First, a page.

Synthetic Implants with Controlled Immune Response


Executive Summary

Polymers such as polylactic acid (PLA) are commonly used as bioabsorbable materials for implants. Unfortunately, degradation products from these often promote adverse host immune responses in patients, which may require a secondary medical intervention such as surgery to remove the implant. To attempt to counter this, some implant technologies incorporate pH modifying ingredients, which ostensibly act by regulating the local acidity at the implant surface. However, this approach has not completely controlled the chronic inflammation associated with implanted materials. MSU researchers have recently discovered that metabolic reprogramming and altered bioenergetics is a key reason for adverse immune responses and have developed a novel means of reducing them by the incorporation of metabolic inhibitors into implanted materials.


Description of the Technology

This technology utilizes various small molecule inhibitors incorporated into the implant material to target metabolic pathways in key immune cells. The presence, and then release of these inhibitors during the breakdown of PLA-based implants, inhibits different steps of the glycolytic pathway and prevents undesired inflammation. A variety of types of inhibitors can be incorporated into the implant such as on the surface or dispersed in the material depending on the application. The implementation of these small molecule inhibitors into biomedical implants enables the safe application in soft- and hard- tissue regeneration, nanomedicine, and drug delivery. This technology has currently been demonstrated both in vitro and in vivo.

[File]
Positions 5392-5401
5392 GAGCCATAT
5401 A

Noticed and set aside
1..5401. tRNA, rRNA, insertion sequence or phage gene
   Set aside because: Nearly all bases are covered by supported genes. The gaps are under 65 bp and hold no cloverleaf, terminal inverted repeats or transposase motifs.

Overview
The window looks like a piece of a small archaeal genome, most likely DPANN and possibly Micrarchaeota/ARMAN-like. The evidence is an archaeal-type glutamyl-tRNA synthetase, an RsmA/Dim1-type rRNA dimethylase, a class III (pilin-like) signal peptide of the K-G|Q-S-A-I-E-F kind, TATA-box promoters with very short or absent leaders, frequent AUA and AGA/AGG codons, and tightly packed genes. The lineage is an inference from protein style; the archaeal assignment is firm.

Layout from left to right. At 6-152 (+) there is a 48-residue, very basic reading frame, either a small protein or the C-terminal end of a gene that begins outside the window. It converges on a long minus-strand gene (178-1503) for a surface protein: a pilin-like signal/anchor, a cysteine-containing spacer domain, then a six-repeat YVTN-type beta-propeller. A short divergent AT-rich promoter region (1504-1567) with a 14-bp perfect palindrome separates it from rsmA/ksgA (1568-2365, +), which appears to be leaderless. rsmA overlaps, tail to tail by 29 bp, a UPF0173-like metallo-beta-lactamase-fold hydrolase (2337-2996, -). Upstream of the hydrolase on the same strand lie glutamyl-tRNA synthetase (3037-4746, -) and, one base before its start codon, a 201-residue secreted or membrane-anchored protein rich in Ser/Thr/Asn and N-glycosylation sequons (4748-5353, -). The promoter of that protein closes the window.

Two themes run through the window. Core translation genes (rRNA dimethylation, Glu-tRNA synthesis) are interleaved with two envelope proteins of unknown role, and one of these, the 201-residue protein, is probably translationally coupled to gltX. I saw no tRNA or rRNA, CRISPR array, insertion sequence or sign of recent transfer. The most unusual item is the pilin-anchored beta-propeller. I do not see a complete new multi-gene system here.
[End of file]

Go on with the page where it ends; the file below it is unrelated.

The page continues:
• Results in less inflammation resulting from bioabsorbable implants
  • Potential to recruit stem cells for tissue regeneration
  • Applicable to both human and animal implants
  • Flexible design and formulation depending on application and implant size
  • Can be used for bone, cartilage, tendon, skin and other tissues
  • Prevents need for secondary surgery or medical intervention



  • Human orthopedics
  • Veterinary (including but not limited to equine, porcine, canine, feline) orthopedics
  • Sports medicine
  • Dental applications
  • Soft tissue regeneration
  • Ophthalmologic medications
  • Drug delivery


Patent Status

Patent pending


Licensing Rights

Full licensing rights available



Jan 12, 2023 ACS Article  

Oct 28, 2022 BioRxiv article



Dr. Chima Maduka, DVM, PhD, Dr. Christopher H. Contag, PhD




Patent Information:


For Information, Contact:

Jon Debling
Technology Manager
Michigan State University